A trip to Skardu takes you comfortably close to nature: walking up steep roads winding through towering mountains, stopping by a stream to refill your bottle with chilled water and popping dried apricots in your mouth as you take in the breathtaking views. The tranquil town in Gilgit-Baltistan is a starting point for most trekking missions and has many sightseeing gems to offer. From Buddha Rock and Satpara Lake to Shigar Fort, Skardu offers an intriguing blend of history and nature.
Accessible only by foot, the Upper Kachura Lake is a pristine pool hidden between barren hills. The 70-metre-deep lake freezes in winter, allowing children to play cricket on ice, while in the summer, tourists and locals throng to its banks to take a dip in the clear waters. If you want a peaceful moment to soak in the beauty, take a 10-minute boat ride to the other end or enjoy a cup of piping hot tea and fried fish at the blue-coloured teahouse near the end of the lake.
Sitting silently at the boundary of the Karakoram Mountains, the Deosai plains —famously known as ‘the land of the giants’ — is one of nature’s underappreciated gifts. The flat land, which stretches 4,000 metres above sea level, resting calmly in the arms of the mighty range, is among the world’s highest plains.
The calm and pristine Satpara Lake. PHOTO CREDIT: MARYAM TARIQ
A short drive into the plains takes you to Sheoasar Lake, also known as the ‘Blind Lake’. Though ideal for picnics in summer, the freezing winds that blow here during the colder months make it almost impossible to enjoy the surrounding beauty.
Built during the 17th Century, this colossal fort is around 1,400 metres above the city and is only accessible by a 30-minute uphill trek. The path is tricky to say the least: it starts off smoothly, but as you ascend, the rocks under your feet begin to give away and the slope only gets steeper as you near the Fort’s entrance. The struggle doesn’t end there. The Fort’s massive wooden door is kept shut, which means that one can only enter by squeezing through a small window-like opening.
Sheosar Lake, in the midst of Deosai Plains. PHOTO COURTESY: LOVE BALTISTAN FACEBOOK PAG
As you explore Kharpocho, you yearn to go back in time: witness the king standing in one of the balconies, admiring his kingdom and overseeing his royal servants climb the unfriendly mountain, as they carry water vessels for the bath; behold the queen combing her hair in one of the rooms ventilated in a way such that they remain cool even during summer, or see the royals gather for a meeting at the Masjid-e-Panjatun Pak in the courtyard. The Kharpocho Fort is not just an architectural marvel, designed as a luxury living quarter, but a cleverly crafted structure, and legend has it that it includes a hidden tunnel within the mountain used by the royals during times of war.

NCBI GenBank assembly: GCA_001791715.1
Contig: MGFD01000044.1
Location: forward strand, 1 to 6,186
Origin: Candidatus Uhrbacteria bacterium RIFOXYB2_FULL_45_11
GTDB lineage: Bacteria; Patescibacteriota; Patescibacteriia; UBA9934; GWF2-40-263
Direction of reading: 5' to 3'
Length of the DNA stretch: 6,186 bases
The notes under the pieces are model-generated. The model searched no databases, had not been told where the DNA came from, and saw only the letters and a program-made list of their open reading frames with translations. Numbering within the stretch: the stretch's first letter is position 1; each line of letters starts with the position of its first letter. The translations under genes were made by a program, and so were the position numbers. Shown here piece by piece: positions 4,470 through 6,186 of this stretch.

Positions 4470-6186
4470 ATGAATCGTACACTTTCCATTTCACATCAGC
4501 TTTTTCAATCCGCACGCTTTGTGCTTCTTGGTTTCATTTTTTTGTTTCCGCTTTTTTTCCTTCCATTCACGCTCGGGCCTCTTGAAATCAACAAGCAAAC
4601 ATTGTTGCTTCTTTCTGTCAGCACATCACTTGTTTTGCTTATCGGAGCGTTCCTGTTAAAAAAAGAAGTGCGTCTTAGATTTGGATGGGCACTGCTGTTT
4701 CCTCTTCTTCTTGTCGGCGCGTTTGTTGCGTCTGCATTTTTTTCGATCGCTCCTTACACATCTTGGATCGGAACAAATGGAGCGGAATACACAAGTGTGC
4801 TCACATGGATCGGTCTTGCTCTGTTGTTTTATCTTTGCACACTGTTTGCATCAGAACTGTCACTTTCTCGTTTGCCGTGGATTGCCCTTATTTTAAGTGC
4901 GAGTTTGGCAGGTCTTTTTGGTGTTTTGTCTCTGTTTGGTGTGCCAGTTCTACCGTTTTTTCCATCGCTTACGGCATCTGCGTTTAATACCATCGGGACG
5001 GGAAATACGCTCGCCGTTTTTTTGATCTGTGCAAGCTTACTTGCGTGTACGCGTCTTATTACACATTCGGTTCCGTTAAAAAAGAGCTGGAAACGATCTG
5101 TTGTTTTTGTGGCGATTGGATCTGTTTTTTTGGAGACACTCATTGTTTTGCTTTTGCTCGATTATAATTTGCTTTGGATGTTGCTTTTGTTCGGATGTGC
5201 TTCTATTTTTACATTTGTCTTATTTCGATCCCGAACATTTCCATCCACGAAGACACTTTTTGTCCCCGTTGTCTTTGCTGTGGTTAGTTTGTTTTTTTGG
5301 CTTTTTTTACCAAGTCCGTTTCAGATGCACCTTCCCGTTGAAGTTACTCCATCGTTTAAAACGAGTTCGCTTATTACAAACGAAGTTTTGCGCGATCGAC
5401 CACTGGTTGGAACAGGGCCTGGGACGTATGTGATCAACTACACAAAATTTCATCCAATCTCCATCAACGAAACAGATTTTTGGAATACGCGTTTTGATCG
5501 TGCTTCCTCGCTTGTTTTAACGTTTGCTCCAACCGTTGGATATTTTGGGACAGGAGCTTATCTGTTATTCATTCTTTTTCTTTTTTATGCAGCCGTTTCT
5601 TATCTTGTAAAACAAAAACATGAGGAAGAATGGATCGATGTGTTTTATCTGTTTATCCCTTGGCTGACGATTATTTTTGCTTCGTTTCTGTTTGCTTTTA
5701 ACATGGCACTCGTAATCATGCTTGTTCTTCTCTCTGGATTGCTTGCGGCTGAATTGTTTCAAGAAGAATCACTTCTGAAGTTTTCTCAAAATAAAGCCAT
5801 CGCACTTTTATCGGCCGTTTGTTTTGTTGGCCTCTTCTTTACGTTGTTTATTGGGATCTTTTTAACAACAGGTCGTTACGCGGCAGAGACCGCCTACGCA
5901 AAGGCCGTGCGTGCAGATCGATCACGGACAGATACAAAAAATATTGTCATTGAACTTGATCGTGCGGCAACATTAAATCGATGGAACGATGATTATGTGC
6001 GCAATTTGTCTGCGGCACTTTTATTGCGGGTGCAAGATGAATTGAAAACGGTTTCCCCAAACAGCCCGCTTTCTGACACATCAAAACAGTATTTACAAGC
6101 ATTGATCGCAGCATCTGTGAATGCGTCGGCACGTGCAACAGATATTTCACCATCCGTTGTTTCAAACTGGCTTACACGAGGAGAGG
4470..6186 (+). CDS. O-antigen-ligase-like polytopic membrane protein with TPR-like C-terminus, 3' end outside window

No picture can do justice to this heart-shaped body of water. The red-top pagoda guesthouses around the lake cast their magical reflection in the still waters, adding to the lake’s scenic value. If you observe the waters closely, you can see trout swimming fearlessly here, as though they know that fishing in the lake is not allowed.
Nestled in the middle of the mighty Himalayas, Shangrila Lake is about 2,500 metres above sea level. Also known as Lower Kachura Lake, it is located inside Shangrila Resorts ― a popular tourist destination. From a distance, the lake looks like a glass floor and it takes a boat ride across to believe it is actually water.
Shangrila Lake in all its glory. PHOTO CREDIT: MARYAM TARIQ
Although it’s one of the smaller lakes in the region, Shangrila Lake gets its fair share of tourists. A 20-minute hike inside the resort takes you to a vantage point from where you can get a bird’s eye view of the lake. For a city dweller like myself, there were moments when I thought my feet would give way, but I trudged along with the promise of a spectacular view. And once I reached the top, I knew it was worth it.
Ferya Ilyas is a senior subeditor at The Express Tribune. She tweets @ferya_ilyas
Published in The Express Tribune, Sunday Magazine, June 14th, 2015.
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